REVIEW OF (SUB)URBAN SEXSCAPES: GEOGRAPHIES AND REGULATION OF THE SEX INDUSTRY, EDS. PAUL J. MAGINN And christine steinmetz. new york: routledge, 2017 (paperpack).


Sex has always had close ties with boundaries, limits, and transgression; especially within the public confines of towns, cities, and countries. Therefore, it isn’t surprising that its public display and consumption have been subject to diverse regulations around the world in order to contain its dangerous power within constricted and monitored territories. These spatial configurations and limitations create singular discourses on sex (Foucault: 1976) by the way these discourses are framed in public spaces, wherever sex is showcased (sex shops, strip clubs, prostitution, adult video stores or theatres, publicity, red-light districts, BDSM venues, etc.).

How does sex shape our cities? (Sub)Urban Sexscapes: Geographies and Regulation of the Sex Industry gathers scholars from various disciplines (urban geographers, sociologists, and planners) to provide insights on this complex question. The book is divided into two sections, namely geographies and regulations. Both include a wide array of case studies covering topics and issues pertaining to diverse strategies put in place by legal authorities to circumscribe sex, from housing to telecommunications and red-light districts. Since these laws and prescriptions are unique to every country, region, and city, the essays collected in this anthology offer a broader look at some legal and social implications resulting from those measures.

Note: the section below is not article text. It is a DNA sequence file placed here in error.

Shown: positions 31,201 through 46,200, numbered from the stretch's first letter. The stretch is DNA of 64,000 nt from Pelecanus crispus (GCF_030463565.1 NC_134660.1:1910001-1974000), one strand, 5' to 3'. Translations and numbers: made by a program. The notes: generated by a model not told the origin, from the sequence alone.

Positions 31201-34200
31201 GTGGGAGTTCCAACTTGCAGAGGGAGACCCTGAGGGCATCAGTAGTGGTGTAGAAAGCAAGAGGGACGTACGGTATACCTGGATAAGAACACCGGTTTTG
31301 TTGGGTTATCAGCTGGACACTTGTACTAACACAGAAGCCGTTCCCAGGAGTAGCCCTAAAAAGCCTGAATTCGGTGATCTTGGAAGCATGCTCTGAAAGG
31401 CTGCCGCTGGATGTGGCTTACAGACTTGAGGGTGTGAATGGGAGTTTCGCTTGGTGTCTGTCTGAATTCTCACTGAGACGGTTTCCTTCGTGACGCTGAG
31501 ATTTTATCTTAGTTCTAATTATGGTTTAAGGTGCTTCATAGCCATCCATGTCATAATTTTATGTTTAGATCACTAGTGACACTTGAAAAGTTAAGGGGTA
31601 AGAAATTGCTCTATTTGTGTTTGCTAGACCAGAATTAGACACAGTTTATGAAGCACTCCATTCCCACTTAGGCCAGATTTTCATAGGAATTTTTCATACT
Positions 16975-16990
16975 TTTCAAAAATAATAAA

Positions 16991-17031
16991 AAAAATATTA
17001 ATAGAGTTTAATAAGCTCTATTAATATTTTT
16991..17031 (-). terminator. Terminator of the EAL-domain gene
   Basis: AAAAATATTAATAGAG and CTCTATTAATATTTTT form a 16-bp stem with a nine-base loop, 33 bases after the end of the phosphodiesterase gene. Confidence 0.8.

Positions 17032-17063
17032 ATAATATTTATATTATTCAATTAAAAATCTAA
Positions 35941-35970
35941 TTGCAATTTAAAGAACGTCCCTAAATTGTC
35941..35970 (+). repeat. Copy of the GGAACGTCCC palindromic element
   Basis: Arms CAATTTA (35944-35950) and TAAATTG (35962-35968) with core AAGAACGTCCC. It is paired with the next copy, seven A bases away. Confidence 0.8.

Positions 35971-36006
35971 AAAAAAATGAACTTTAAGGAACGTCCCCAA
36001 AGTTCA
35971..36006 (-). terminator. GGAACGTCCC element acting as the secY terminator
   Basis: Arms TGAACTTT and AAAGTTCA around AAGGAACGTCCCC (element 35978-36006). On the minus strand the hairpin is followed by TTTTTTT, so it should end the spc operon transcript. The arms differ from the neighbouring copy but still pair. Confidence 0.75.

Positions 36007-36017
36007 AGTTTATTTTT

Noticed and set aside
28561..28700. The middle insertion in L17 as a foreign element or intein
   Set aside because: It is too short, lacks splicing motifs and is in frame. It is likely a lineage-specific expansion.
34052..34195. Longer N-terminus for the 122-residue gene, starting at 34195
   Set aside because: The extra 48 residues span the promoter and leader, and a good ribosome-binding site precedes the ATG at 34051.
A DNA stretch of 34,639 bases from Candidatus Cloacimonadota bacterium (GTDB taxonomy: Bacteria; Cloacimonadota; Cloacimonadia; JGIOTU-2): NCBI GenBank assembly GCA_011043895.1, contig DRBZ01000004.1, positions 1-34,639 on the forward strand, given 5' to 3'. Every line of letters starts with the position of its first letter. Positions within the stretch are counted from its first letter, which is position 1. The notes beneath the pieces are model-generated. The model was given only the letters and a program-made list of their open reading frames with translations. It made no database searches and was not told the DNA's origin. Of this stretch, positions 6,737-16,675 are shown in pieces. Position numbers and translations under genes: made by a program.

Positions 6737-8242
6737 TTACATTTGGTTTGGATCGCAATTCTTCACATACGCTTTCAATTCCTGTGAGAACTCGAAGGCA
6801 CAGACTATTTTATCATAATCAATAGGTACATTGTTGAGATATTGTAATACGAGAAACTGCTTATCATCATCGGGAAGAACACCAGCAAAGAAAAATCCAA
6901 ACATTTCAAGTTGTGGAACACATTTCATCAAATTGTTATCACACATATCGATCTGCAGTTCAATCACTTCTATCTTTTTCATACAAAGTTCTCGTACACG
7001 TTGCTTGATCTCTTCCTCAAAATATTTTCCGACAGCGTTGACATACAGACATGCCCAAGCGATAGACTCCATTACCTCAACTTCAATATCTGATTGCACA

The concepts of community, domesticity, and social acceptance are useful in most of the essays to question the intricate relations between work and leisure in the urban space. It is striking to see in each analysis how much the institutions, according to their legal frameworks, produce or maintain a unique form of gaze, inseparable from the moral values of their defined community. The production and consumption of sex, either as a labour, like prostitution, or as a commodity, like sex shops, create specific sets of practices, particularly during nighttime, where everything belonging to ‘sexual pleasure’ is usually dispatched. Thus, cities manifest themselves to the eyes of their inhabitants and visitors not just from a legal point of view or by their practical organization, but on a symbolic level, such as when sex-related businesses are pushed back to the margins of municipality. They offer more than meets the eye and require to be read and deciphered. Their landscapes are a complex network where several layers of meaning overlap. Spaces take on meanings depending on how they are used, but the meanings take shape within social relationships of work and leisure in the urban space.